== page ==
MATERIALS TRANSACTIONS
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Micro-Photoelastic Evaluation of Indentation-Induced Stress in Glass
Keisuke AsaiSatoshi YoshidaAkihiro YamadaJun MatsuokaAndrei ErrapartCharles R. Kurkjian
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2019 Volume 60 Issue 8 Pages 1423-1427

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Abstract

In this study, micro-photoelastic measurements were performed to obtain three-dimensional stress maps of silica and soda-lime glasses during ball indentation. The stress components were calculated from retardations and azimuths, which were determined from photoelastic measurements with a spatial resolution of about 1 µm. During loading, it was observed that the tensile stress in the radial direction is generated near the surfaces of both glasses. During unloading, however, it was found that stress distributions of silica and soda-lime glasses are different from each other. It is concluded that the different stress distributions during indentation result in different crack geometries, ring and radial cracks.

Fig. 4 Principal stress maps of (a) silica and (b) soda-lime glasses under a ball indenter. The origin of each stress map corresponds to the contact point between the indenter and the glass. The positive values (red) and negative values (blue) indicate tensile and compressive stresses, respectively. Fine black lines denote directions of principal stresses.

1. Introduction

Glass materials are widely used in various products, for example, bottles, windows and flat panel displays. In spite of the fact that glass is used for these many applications, glass is still one of the most brittle and fragile materials. This brittle behavior in glass results from stress concentration at a crack-tip on the glass surface. Due to very limited size of plastic zone at a crack tip, a cracked glass fails under a very low external stress. Therefore, in order to design high-strength and scratch-resistant glass, we need to understand the crack initiation behaviors in a pristine uncracked glass.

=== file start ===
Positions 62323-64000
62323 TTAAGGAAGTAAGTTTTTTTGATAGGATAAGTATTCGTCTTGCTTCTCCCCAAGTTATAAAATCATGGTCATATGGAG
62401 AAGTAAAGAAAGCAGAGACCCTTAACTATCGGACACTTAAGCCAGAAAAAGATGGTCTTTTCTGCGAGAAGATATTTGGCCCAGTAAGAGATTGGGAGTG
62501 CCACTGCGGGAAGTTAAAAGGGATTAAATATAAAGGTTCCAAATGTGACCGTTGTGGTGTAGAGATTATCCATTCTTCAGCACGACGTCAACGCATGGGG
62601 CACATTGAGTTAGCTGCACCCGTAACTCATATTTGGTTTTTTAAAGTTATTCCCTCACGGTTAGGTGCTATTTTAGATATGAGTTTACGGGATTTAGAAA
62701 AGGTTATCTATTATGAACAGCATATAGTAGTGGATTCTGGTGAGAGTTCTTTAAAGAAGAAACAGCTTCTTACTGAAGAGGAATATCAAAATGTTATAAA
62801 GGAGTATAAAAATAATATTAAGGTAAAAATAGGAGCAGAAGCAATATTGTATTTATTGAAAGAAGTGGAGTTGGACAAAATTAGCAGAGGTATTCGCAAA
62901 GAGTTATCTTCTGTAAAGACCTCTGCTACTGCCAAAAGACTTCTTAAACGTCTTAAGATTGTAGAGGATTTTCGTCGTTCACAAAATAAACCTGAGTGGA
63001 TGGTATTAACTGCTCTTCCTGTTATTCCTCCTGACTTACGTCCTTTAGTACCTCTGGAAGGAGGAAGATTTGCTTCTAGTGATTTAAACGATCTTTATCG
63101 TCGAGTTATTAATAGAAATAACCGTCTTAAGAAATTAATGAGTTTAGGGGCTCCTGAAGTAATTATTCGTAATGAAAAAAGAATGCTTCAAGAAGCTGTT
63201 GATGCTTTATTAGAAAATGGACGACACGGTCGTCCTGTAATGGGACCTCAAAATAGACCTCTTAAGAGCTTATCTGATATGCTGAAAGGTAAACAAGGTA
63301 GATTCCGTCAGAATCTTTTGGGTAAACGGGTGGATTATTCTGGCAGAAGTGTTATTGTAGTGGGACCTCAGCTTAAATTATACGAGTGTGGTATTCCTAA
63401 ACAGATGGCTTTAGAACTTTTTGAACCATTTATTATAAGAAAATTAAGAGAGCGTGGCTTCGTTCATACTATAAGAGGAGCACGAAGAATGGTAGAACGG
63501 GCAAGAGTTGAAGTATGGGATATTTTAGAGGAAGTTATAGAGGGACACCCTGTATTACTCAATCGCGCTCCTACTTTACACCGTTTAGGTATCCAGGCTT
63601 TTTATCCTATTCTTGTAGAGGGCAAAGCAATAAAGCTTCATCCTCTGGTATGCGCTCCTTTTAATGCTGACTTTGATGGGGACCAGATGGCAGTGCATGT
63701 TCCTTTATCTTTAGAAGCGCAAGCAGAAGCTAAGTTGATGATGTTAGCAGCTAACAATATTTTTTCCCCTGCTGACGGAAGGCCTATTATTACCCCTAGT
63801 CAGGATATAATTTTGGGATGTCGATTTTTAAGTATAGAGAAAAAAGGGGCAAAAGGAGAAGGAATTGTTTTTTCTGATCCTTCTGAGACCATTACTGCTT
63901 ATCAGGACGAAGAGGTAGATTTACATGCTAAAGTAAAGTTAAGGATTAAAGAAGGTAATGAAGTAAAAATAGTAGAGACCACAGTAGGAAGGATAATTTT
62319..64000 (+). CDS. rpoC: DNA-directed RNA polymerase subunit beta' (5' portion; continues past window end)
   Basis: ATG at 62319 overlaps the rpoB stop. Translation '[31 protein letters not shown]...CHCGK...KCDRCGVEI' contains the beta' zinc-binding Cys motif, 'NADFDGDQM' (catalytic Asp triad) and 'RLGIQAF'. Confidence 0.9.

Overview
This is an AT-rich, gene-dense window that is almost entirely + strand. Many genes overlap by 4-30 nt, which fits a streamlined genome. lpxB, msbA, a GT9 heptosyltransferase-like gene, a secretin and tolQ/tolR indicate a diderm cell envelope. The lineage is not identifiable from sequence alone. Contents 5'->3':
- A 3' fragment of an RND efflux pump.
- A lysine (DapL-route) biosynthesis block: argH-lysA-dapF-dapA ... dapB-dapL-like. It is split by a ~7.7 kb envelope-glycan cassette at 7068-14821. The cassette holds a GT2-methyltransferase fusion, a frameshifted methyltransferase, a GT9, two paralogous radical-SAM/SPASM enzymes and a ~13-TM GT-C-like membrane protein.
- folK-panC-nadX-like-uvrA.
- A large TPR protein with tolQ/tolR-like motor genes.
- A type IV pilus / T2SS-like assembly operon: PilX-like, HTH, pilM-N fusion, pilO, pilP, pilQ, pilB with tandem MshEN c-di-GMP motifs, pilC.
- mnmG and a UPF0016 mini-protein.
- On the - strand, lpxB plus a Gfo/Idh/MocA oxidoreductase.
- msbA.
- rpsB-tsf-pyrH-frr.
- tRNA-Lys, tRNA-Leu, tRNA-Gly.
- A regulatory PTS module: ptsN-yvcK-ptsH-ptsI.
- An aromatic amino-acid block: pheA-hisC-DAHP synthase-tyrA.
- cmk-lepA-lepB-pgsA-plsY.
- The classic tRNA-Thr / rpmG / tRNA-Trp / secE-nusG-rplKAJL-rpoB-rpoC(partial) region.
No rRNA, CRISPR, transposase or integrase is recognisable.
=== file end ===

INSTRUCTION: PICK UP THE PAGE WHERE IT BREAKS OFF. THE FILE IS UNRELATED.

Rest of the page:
The indentation test is one solution to model cracking in glass, and the size of indentation-induced crack in glass is considered one measure of brittleness in glass.1) When the indentation test using a sharp diamond indenter is performed on glass, a permanent imprint, which is sometimes accompanied with some cracks, can be observed. This means that formation of the permanent imprint is a key mechanical response of glass prior to cracking. Actually, there are many kinds of researches which report that the crack initiation load during the indentation test depends on glass composition, on fictive temperature, and on indenter geometries.24)

Since the driving force of the indentation-induced crack is the stress field created by the indentation, the stress distribution should affect both crack geometries and threshold of crack nucleation. It has been reported that a ring/cone crack (Hertz crack) on silica glass is formed during a loading half cycle of Vickers indentation, and that a radial/median crack on soda-lime window glass is observed during an unloading half cycle of Vickers indentation.5) This experimental finding of differences in timing of crack nucleation and in crack geometries results from the fact that the indentation-induced stress field continuously changes during the indentation cycle, and that the indentation-induced stress field depends on glass composition. However, there is little quantitative information available on the stress field of glass during indentation. This is because the experimental determination of the stress field in glass during indentation is still a challenging task. In this study, we propose a micro-photoelastic evaluation technique to obtain in-situ three-dimensional stress maps around the contact point, and discuss a relation between the stress field and the crack initiation behavior.

2. Experimental Procedures